Graham Dean exhibition in Bath and London shows athletes get Fitter, Quicker, Longer

Ruth Hazard | 06 July 2012
a watercolour of a diver swimming through water
Graham Dean's Diver watercolour was created using a new technique the artist has dubbed reverse archaeology© Graham Dean
Exhibition: Graham Dean: Fitter, Quicker, Longer, Waterhouse & Dodd, London,  17 July – 12 August, Victoria Art Gallery, Bath  7 July – 2 September 2012

When invited to produce a show inspired by the Olympics, Graham Dean says he was tempted to decline, knowing how rarely sport is tackled by contemporary artists.

He was convinced to change his mind after hearing an American critic claim to have never seen a good sport-themed painting in a museum, something Dean saw as a personal challenge.

A watercolour of an olympic runner
Runner (2010)© Graham Dean
“The project spoke to my 35-year engagement with the body, in paintings including skinheads, fashion models, gamblers and identical twins,” he explains.

“Athletes similarly push their bodies to an extreme and, in the case of Olympians, are competitors who spend years preparing for this moment.”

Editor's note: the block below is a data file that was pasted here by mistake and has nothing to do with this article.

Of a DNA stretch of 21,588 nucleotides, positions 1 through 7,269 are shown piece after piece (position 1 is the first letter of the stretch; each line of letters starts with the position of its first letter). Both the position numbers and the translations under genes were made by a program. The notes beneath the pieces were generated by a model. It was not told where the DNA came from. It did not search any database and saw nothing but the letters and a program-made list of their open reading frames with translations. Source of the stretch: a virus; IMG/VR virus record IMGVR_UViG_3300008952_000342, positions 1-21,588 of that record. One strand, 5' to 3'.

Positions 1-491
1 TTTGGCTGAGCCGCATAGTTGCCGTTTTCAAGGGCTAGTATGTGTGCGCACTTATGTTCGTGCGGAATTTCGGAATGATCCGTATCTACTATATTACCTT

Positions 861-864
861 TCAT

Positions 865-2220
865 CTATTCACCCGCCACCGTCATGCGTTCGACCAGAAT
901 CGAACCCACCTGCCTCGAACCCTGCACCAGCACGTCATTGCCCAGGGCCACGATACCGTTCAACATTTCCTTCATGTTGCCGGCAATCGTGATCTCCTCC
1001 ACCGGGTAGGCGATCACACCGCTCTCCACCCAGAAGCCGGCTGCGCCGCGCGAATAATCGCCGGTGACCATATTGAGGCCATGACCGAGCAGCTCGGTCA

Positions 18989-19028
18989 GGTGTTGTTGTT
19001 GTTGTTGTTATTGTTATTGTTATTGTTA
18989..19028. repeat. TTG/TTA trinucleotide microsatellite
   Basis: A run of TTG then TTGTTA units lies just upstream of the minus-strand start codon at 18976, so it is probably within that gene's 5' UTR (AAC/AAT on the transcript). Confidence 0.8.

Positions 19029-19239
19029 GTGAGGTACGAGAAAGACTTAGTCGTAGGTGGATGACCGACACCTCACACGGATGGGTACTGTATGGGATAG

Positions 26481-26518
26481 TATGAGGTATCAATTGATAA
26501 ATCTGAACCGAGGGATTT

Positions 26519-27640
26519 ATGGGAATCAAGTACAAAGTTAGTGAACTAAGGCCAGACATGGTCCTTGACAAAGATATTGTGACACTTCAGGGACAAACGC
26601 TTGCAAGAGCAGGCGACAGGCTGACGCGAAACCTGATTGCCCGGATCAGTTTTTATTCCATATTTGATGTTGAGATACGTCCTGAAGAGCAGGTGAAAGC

The artist has spent the past year visiting Olympic and Paralympic training camps to make small studies of athletes, converted into large-scale exhibition pieces which explore the mental discipline and physical form required of elite sports stars.

Dean’s paintings are not a conventional homage to individual sports men and women, but an abstract expression of their art, presented through the depiction of their bodies. 

“One of the best days was with the Paralympics squad,” says Dean.

“Wheelchairs were an issue because it’s sometimes difficult to see beyond the equipment, but I wanted to make them part of the athlete’s body.”

As well as documenting sportspeople in action, the paintings also explore their emotions in the moments before and after a competitive event has taken place.

To create this new body of work, Dean has reinvented the traditional use of watercolour paint through an innovative technique he has dubbed "reverse archaeology".

Contrasting layers of paint are applied separately on thick, handmade paper made of khadi - a cloth from Kerala in Southern India - before each sheet is torn by hand and overlapped to create a final composition of paper.

The exhibition will be showcased at simultaneous exhibitions in London and Bath to coincide with the 2012 Olympic Games.

  • Open at Waterhouse & Dodd Monday-Friday 9.30am-6pm; Victoria Art Gallery 10am-5pm (1.30pm-5pm Sunday, closed Monday). Admission free.

More pictures:

A watercolour of a long jump athlete in the pit
Large Long Jumper (2010-11)© Graham Dean
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